The hospital is focusing on senior pets this month and I thought I would write about my own personal experience as a senior pet owner.
Dickens McBum is the oldest cat in my house. I have had the wonderful privilege of knowing this cat for the entirety of his life. His mother was abandoned at our doorstep when she was about halfway through her pregnancy. She became a clinic cat and when she was close to her due date, she came to live at my house. On May 24, 1997, Dickens McBum was born in my house. His name was given to him because he was a troublemaker from the moment he was born!
Dickens McBum was an active and healthy young cat. He was, at his peak, a large, well-muscled cat who weighed in at close to 6 kg (13.2 lbs). He was always an indoor cat because the outdoor environment is too dangerous for a cat to roam freely. That didn’t stop him from finding trouble in the house of course! Dickens McBum had annual examinations and, starting at 2 years of age, blood work was done once yearly as well. This allowed me to get a baseline for what Dickens McBum’s normal, healthy values were. His blood work was consistently normal with very few deviations in the values.
When he was 7 years old, I started to bring him in for twice-yearly examinations. Seven is considered to be the beginning of the mature years for a cat. Due to the shorter lifespans in our pets, changes to their health can happen rapidly so increased monitoring is recommended. Dickens McBum’s blood work remained normal and he continued to thrive as a mature cat.
When he was 10 years old, some very small changes to his kidneys were found on his blood work (although there weren’t any changes detectable in his behaviour or habits). With that finding, I modified some small things in his life. I started to feed his a diet designed for cats who have kidney disease. I increased the amount of canned food that he ate during the day. I also kept an eye on the amount of water he was drinking throughout the day. I also started giving him some supplements designed to help with kidney function.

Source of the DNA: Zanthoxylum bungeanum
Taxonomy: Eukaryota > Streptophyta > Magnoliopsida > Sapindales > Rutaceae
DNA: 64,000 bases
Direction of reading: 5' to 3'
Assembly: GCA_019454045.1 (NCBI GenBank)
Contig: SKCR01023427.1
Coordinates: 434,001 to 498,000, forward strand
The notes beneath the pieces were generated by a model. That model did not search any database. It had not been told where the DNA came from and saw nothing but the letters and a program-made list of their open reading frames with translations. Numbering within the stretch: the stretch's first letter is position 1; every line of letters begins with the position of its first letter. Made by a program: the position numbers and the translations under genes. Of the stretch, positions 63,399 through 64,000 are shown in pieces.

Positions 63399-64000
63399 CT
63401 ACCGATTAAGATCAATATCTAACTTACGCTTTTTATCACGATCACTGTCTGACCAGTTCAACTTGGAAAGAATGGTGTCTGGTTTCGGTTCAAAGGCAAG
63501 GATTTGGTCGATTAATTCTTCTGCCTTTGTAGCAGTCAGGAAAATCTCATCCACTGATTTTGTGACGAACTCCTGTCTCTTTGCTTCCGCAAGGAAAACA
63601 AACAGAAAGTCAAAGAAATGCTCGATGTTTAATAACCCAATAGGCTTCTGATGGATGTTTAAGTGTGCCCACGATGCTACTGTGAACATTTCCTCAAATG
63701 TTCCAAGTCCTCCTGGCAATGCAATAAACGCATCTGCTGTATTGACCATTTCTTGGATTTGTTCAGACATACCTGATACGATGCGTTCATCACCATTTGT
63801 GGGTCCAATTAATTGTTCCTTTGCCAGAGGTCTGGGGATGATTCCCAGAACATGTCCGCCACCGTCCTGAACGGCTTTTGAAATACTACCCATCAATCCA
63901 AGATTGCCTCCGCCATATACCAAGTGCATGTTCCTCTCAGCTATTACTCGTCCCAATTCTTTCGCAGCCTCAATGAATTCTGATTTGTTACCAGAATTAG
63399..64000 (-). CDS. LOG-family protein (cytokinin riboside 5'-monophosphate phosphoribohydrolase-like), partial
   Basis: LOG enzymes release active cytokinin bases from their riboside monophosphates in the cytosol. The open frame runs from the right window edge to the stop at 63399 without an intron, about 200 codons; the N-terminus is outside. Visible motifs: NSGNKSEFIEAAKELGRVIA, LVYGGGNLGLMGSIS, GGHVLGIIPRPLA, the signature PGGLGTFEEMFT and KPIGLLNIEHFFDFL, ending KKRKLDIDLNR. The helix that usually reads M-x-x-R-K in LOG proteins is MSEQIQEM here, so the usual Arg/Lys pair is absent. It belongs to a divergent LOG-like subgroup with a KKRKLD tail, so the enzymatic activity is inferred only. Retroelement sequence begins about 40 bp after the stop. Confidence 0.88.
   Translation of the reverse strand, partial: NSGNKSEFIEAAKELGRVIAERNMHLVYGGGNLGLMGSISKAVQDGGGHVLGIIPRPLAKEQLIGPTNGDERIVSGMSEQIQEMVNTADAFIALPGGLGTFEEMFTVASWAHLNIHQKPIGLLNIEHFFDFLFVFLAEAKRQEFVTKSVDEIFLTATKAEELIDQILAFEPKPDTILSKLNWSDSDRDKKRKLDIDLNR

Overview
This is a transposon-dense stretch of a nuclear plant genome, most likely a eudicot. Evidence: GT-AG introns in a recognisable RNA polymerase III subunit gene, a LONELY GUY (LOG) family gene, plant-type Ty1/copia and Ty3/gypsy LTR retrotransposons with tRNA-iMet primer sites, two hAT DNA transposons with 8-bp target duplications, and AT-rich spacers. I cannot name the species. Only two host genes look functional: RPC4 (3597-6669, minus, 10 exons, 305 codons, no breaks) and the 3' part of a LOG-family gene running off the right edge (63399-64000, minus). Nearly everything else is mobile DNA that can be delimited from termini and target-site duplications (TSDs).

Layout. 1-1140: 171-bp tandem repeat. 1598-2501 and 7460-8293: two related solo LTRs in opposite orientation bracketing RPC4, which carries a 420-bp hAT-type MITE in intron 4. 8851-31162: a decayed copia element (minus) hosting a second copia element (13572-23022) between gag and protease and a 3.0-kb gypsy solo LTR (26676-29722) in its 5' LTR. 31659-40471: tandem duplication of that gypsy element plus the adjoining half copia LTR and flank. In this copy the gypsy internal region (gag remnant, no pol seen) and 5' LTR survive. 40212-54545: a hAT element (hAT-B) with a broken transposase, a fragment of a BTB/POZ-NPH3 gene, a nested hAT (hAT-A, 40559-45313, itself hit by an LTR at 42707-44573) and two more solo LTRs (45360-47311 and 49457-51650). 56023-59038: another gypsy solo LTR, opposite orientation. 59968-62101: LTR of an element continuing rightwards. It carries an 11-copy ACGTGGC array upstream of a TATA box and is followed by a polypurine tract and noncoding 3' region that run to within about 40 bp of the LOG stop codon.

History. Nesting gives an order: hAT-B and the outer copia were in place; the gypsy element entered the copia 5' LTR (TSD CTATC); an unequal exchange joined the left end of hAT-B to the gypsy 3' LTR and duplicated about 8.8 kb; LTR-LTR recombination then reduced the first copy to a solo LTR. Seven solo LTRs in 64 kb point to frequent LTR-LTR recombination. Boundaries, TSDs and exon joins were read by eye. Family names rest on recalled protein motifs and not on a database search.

I continued with the twice-yearly examinations and blood work to monitor his kidney disease progression. Each time the blood work was done, his kidney values were just a tiny bit higher but he continued to be a normal cat at home, although he was a bit slower when we played fetch and he did sleep more. When he was 16 years old, I noticed that he was vomiting a bit more frequently than he had in the past. At his checkup, his blood work revealed that his kidney values were higher than they had been in the past. The supplements weren’t working as effectively as they had been in the past. I thought my time with this great cat was coming to an end. I gave him some fluid therapy and he bounced back but I was worried that it was only going to be a temporary measure.
He continued to hang on and, although he sometimes needed a bit of fluid therapy, seemed to be fairly stable. In 2014, a new product called Semintra was released in Canada. Semintra is a product for cats with kidney disease. I started Dickens McBum on Semintra. I noticed an improvement almost immediately. His appetite improved and the vomiting virtually stopped. Dickens McBum tolerates the Semintra administration without complaint – it’s an almost tasteless liquid and it only has to be given once a day. At his next exam, his blood work had stabilized (one of his kidney values went down) and Dickens McBum was back to his old shenanigans again.
It is now three years later and I am happy to report that Dickens McBum is still going strong and ruling the roost. He celebrated his 20 year birthday this past May. He’s a little slower but he still finds trouble and he truly is a little dickens. My experience with him has really emphasized the importance of more frequent examinations and blood work for senior pets. I continue to cherish every day that I have with Mr McBum and I hope to have many more days with my geriatric boy!
Written by Cambrian Animal Hosptial